Before they can bring lawsuits challenging the constitutionality of their prison conditions, including the use of excessive force by correction officers, inmates must file an internal grievance. That rule has exceptions. This case highlights one of them.
The case is Harvey v. Correction Officers 1 through 6, a summary order decided on May 8. Harvey says he was beaten up by officers. Since he did not exhaust internal administrative remedies, the case was dismissed. The Second Circuit reinstates the case.
Harvey wins the appeal. Sometimes the failure to file an internal grievance is excused, like when the jail prevents the inmate from filing one. Here, Harvey says he was threatened with further beatings if he complained to anyone about the assault, and that he was then placed in solitary confinement and denied any writing instruments so he could not write up a grievance. After that, Harvey was sent to another jail, Downstate, and told he could not file a grievance over something that happened at a different facility. While Harvey did tell a nurse and psychiatric staff that he had been assaulted, that does not mean the threats not to file a grievance were not enough to deter him from formally complaining.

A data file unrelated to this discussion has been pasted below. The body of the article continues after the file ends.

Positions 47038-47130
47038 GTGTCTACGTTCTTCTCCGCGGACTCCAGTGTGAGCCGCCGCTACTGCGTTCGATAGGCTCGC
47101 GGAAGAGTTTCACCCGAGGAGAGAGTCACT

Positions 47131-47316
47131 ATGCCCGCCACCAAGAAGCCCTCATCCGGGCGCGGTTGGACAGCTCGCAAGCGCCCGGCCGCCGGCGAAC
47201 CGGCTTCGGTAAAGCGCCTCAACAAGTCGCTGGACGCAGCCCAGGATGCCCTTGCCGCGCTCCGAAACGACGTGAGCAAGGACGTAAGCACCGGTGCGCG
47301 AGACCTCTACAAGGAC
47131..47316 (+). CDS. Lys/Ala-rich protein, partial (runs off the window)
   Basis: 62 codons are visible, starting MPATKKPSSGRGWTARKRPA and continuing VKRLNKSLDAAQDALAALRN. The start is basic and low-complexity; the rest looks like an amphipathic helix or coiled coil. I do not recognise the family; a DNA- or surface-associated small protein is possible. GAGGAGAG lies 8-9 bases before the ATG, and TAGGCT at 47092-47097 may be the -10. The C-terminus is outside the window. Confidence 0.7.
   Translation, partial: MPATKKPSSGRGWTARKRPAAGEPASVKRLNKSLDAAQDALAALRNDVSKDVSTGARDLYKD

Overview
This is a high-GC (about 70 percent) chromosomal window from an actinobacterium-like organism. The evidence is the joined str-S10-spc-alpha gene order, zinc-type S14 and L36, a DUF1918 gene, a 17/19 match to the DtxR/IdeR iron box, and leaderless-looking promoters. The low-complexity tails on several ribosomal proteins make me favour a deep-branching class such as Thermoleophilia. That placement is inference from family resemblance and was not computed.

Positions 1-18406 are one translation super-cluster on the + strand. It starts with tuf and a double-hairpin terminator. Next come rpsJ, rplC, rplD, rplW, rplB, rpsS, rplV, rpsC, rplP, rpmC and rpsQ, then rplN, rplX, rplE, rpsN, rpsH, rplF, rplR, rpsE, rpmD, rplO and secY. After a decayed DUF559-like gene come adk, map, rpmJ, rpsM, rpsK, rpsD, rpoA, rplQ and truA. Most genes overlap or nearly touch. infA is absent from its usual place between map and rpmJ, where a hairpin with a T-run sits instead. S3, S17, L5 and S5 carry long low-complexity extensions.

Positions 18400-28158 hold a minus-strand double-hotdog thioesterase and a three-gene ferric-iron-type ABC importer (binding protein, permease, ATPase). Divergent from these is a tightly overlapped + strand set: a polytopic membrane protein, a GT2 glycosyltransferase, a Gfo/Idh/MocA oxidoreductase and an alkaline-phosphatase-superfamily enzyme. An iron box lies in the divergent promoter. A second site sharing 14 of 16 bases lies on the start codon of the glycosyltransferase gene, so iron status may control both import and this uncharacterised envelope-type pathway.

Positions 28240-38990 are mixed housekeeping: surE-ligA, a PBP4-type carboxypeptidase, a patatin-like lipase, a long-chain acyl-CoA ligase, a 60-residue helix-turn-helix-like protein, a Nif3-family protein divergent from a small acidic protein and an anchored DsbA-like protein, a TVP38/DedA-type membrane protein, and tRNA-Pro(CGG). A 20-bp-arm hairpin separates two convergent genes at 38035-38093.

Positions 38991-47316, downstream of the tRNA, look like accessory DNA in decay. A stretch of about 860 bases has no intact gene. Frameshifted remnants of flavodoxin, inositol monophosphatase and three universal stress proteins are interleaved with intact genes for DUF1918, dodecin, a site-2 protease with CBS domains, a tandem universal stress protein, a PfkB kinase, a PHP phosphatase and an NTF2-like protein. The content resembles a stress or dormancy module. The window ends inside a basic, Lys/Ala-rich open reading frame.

The case returns to the district court for some additional factfinding, including whether a grievance representative at Downstate was a staff member there. So, even though Harvey wins the appeal, it does not mean he can litigate his excessive force claim. If the district court resolves these grievance issues on remand in favor of the Jail, then the lawsuit over.